My current research project is on refugees and state-formation in the post-Ottoman Middle East—roughly 1918–1939. It grew out of my earlier project on minorities in French mandate Syria: I’d collected quite a bit of material on refugee communities, but realized that I wouldn’t use it in my PhD (and later book) because refugees in Syria weren’t considered ‘minorities’ but, precisely, refugees.
When I started the project, I didn’t expect that long before I’d finished it Syria would collapse into an appalling civil war, and become the crucible of a vast new refugee crisis: about 10% of the country’s entire population (roughly two million people, out of a bit over twenty million) has fled to neighbouring or nearby states, according to the United Nations High Commission for Refugees, and a much larger number of people have been displaced within Syria. Click on the map here for the latest figures from the UN Office for the Coordination of Humanitarian Affairs.
Immense—and depressing—though these numbers are, the displacement crises that afflicted the late Ottoman and interwar Middle East were comparable both in absolute terms and in proportion to population size: the flight of Muslims from the Caucasus as the Russian empire expanded in the 1860s; the expulsion of Muslims from breakaway states in the Balkans from the 1870s on; internecine expulsions and exchanges between those breakaway Christian states in the early 20th century; genocidal deportations of Ottoman Armenians (often perpetrated by people who themselves had been, or were descendants of, recent refugees) and other Christians during the first world war; the great Greek-Turkish population exchange of 1923–4; and the smaller exoduses and expulsions that persisted through the twentieth century—from Assyrian Christians fleeing Iraq in the 1930s to late communist Bulgaria kicking out Muslims in the 1980s, with plenty of other examples: the Palestinian refugees are only the best-known of many. The states of the modern Middle East, like the states of modern Europe, were largely formed out of processes of population displacement.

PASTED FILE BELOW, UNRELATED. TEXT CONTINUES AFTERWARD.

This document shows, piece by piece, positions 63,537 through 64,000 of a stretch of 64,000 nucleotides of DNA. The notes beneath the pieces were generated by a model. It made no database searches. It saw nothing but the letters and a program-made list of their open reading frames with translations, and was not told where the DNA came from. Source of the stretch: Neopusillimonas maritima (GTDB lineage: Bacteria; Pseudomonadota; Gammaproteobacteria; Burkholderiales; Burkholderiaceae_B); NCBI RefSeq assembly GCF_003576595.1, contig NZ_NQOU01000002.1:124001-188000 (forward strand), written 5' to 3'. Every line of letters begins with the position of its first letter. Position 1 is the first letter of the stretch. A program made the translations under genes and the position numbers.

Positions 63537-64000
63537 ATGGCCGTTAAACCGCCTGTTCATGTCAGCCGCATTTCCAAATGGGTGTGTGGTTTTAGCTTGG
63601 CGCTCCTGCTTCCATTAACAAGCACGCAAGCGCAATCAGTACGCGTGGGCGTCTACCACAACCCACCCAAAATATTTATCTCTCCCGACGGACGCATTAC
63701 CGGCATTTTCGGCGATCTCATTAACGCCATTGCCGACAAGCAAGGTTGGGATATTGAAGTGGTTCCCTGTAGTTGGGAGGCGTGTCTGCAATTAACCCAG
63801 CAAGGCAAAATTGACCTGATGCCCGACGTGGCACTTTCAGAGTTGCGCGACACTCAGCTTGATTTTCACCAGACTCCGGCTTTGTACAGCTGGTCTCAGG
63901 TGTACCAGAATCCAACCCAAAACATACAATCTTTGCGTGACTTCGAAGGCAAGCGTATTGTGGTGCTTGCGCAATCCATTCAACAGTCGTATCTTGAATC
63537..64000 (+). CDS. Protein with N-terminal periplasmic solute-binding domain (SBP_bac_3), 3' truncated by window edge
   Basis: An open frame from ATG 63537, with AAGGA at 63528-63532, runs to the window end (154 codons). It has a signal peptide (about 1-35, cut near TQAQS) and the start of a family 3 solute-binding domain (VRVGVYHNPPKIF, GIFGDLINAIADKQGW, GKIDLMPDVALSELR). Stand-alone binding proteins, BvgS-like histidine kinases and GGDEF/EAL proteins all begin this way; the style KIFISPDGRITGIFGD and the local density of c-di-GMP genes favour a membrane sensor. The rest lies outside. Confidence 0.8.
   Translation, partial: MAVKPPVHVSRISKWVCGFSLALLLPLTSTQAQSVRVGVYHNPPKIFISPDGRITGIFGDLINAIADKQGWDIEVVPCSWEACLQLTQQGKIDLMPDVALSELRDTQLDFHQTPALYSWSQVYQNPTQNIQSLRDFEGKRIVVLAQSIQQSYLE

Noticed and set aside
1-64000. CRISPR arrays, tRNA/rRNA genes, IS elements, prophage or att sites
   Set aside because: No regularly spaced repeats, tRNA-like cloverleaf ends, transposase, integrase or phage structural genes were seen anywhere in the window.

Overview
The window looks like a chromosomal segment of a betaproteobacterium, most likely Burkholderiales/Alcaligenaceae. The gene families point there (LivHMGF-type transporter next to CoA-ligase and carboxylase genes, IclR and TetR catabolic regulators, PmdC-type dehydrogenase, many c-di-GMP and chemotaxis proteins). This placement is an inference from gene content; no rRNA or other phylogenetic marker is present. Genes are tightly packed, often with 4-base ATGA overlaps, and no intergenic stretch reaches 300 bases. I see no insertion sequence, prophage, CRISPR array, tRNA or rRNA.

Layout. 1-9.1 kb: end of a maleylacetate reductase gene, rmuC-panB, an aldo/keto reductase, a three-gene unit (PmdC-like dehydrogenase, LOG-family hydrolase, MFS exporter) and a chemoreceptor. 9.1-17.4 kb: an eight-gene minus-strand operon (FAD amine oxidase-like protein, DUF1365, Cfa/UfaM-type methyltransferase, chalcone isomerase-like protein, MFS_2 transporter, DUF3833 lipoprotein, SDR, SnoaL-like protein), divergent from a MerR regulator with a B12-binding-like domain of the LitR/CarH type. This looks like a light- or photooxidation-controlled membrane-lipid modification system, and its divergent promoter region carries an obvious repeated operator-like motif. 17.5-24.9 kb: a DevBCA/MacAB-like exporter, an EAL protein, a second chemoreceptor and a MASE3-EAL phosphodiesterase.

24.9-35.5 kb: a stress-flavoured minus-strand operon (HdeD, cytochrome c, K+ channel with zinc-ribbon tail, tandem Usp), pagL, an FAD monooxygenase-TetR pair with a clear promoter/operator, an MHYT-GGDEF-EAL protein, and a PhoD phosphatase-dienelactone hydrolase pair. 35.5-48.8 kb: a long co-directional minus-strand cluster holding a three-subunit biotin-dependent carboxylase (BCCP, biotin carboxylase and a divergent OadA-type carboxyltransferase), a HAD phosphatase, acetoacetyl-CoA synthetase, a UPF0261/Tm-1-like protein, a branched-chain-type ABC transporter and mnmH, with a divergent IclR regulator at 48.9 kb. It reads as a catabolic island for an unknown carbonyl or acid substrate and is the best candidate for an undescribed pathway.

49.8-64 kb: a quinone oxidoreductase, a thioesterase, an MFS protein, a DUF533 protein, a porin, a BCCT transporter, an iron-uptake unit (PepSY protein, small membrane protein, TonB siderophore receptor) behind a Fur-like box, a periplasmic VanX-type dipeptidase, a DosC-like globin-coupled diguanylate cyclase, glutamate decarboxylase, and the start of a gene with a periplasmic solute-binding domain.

All this means that my historical research has led me to get more involved than I might once have expected with contemporary humanitarian issues—partly through an Arts and Humanities Research Council-funded research network that some colleagues are coordinating, and partly through collaboration with the Humanitarian Policy Group at the Overseas Development Institute in London. Both sets of initiatives are premised on the idea that historical research can offer useful perspectives to humanitarian planning and interventions in the present.
But after a summer where I was more focused on the contemporary issues, I’m now returning to my research, with a paper to write for a seminar at the School of Oriental and African Studies next month. It’s about a small but significant instance of population displacement within this much larger history I’ve been sketching out: the exodus of at least fifty thousand Armenians from Cilicia in what is now southern Turkey at the end of a two-year period of French occupation following the first world war, and what I’m calling the ‘grudging rescue’ of perhaps twenty thousand of them, by sea and rail, in the final two weeks of 1921. I’ll post something about that tomorrow.